Norwegian Forest Cat breed: a favourite character in Scandinavian fairy tales who brings sweets to children

László Enikő

2023. October 17 - Photos: Getty Images Hungary

Although its appearance does not indicate this, the Norwegian Forest Cat does not have the blood of wild cats in its veins. Its nature is very dual: it is a pet who likes to snuggle at home but a brave hunter in nature.


The Norwegian Forest Cat is one of the few cats that evolved naturally without human intervention. Interesting legends and myths speak about its origin, but despite its popularity, there was a time when it was feared that this special breed would disappear.


Although the Norwegian Forest Cat is a relatively new breed, it has been around in Norway for a very long time and has featured in folklore and mythology for centuries. The word skogkatt (the Norwegian name of the breed) means “forest cat”. It was probably the cat that the Viking explorers took with them to keep rodents away from their ships. The breed performed the same work there as in the stables in the Norwegian countryside. Its fur was perfectly adapted to the harsh conditions, and this is why its claws became so strong.

The Norwegian Forest Cat as a distinct breed has almost completely disappeared as a result of hybridization with the free-roaming domestic shorthair cats in Norway. In addition, it was also a serious problem that many people hunted them for their fur. The breed attracted the interest of Norwegian cat lovers, who were determined to save it from extinction, but World War II put a stop to their efforts. The post-war efforts were ultimately successful, resulting in the Norwegian Forest Cat not only being welcomed into the European show ring, but named the official cat of Norway by the late King Olaf.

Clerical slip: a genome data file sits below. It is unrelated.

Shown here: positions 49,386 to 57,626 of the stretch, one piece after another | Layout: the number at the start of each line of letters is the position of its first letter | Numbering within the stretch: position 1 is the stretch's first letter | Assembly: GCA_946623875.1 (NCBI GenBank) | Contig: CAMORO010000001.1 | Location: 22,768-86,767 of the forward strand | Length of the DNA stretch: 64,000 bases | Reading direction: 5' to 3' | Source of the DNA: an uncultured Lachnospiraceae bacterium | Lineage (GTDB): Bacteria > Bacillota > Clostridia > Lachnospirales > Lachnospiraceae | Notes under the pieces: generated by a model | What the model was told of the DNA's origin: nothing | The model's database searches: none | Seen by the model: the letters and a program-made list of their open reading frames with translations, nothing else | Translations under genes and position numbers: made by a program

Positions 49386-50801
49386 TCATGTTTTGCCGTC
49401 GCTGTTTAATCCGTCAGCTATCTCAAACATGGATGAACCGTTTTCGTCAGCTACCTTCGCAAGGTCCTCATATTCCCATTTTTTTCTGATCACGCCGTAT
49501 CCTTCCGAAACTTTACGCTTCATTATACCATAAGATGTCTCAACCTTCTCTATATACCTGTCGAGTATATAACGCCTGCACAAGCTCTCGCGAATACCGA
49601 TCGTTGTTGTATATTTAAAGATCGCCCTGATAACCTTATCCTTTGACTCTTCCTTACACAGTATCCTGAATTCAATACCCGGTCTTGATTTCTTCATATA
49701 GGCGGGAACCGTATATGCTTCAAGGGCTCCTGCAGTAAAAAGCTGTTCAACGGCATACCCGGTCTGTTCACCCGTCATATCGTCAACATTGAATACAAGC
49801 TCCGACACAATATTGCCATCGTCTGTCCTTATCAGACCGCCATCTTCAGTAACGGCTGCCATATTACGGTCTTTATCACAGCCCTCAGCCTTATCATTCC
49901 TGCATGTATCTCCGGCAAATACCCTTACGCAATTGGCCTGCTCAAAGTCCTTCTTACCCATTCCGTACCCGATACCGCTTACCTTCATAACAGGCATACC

They were not exported from Norway until the late 1970s, and the first pair arrived in the United States in November 1979. Their hunting was banned by the Norwegian government, but by the 1980s only 480 pairs remained. In February 1987 it was submitted to the CFA Board of Directors for registration acceptance and in 1993 for full championship status. Fortunately, the stock of the breed has been increasing since then, and the situation seems to be settling down. It is particularly popular in Norway and Sweden, but it is also often found in France.

It has been the subject of many legends

In a Norwegian folk legend, this kitty brought sweets and gifts to children attached to its tail. And other stories describe the Norwegian Forest Cat as a fairy godmother. Old Norse myths described its size as so huge that even the mighty gods could not lift it. According to one such story, even Thor, the god of thunder, could not lift it. The breed was also worshiped by Freyja, the goddess of love, beauty and fertility. The goddess is often depicted riding a chariot pulled by several cats or surrounded by kittens. Farmers believed that if Freyja passed through their fields, or if they put milk out for her cats, they would have a bountiful harvest. Since Freyja was also the goddess of love, people believed that girls who loved cats had a better chance of a happy, successful marriage.

Breed standard